Haiti’s Carnival was also cancelled last year due to unrest.

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CARICOM Development Fund To Be Restructured

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CARICOM Chairman, Barbados’ Prime Minister Mia Mottley says the issue of the CDF and its management was one that had “bedevilled the Community for some time”.

BRIDGETOWN, Barbados, Monday February 24, 2020 – So serious are the issues facing the region that its leaders have
decided to restructure the CARICOM Development Fund (CDF) to enable it to raise
additional monies from individuals, companies, institutions, regional countries
and extra regional countries.

CARICOM Chairman, Barbados’ Prime
Minister Mia Mottley, said the issue of the CDF and its management was one that
had “bedevilled the Community for some time”, noting that it was created as a
way to assist disadvantaged countries, sectors, and regions.

“Member states have committed to capitalizing this Fund, but this will never be enough to do what needs to be done, particularly with all of the challenges that the region faces at this point in time…. I outlined a number of them and we keep seeing new challenges as we did with the COVID-19, and to that extent, therefore, we feel strongly that we need to revisit the structure of the CARICOM Development Fund,” she said on the heels of the 31st Inter-sessional Meeting of the Conference of Heads of Government which her country hosted.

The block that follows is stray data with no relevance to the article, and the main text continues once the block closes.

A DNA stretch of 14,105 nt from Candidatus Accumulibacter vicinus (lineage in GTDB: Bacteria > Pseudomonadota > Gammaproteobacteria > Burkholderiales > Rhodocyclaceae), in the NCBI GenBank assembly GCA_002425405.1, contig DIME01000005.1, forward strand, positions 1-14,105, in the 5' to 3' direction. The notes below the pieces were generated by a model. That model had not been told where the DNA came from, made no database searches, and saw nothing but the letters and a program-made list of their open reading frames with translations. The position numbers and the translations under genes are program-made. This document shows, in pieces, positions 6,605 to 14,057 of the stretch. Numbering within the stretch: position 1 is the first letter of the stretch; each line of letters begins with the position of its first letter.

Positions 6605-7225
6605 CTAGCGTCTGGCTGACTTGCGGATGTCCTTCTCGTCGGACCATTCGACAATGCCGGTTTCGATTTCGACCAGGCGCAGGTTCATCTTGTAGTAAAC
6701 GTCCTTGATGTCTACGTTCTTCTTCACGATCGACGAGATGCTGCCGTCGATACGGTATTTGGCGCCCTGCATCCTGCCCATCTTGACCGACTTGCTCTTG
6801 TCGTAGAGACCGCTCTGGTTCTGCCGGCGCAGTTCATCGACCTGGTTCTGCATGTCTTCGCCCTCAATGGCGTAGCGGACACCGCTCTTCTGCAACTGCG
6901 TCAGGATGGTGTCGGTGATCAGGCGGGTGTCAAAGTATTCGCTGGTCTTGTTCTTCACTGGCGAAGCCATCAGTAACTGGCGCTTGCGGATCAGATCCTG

Mottley added that the restructuring
would be long-term, explaining that the CDF would ultimately drive the development
of regional institutions that had been taken over by technological developments
which made them obsolete or incapable of being competitive.

As a result, she said a transition
period was needed since a middle developed country that was affected by a
climatic or other event would require an injection of capital in order to
stabilize it.

The CARICOM chairman noted that going
forward, once the restructuring was done correctly, the Fund would be one of
the key pillars of the integration movement, allowing leaders to deal with the
disparities that exist as far as size and capacity were concerned, and carrying
all nations from the very large to the very smallest ones on the integration
journey.

She opined that in any Single Market
and Single Economy there would be winners and losers, pointing out that this
decision by heads of government would “make a significant difference” to the
region’s development.

At the end of the two-day summit, a number of agreements were also signed. Dominica signed the Protocol on the Public Procurement and an agreement on the Return or Sharing of Recovered Assets; the British Virgin Islands signed an agreement for the establishment of the Caribbean Accreditation Authority for the Education in Medicine and other Health Professions; and St. Vincent and the Grenadines signed the Protocol on Public Procurement and Declaration of Intent to Provisionally Apply the Protocol on Public Procurement.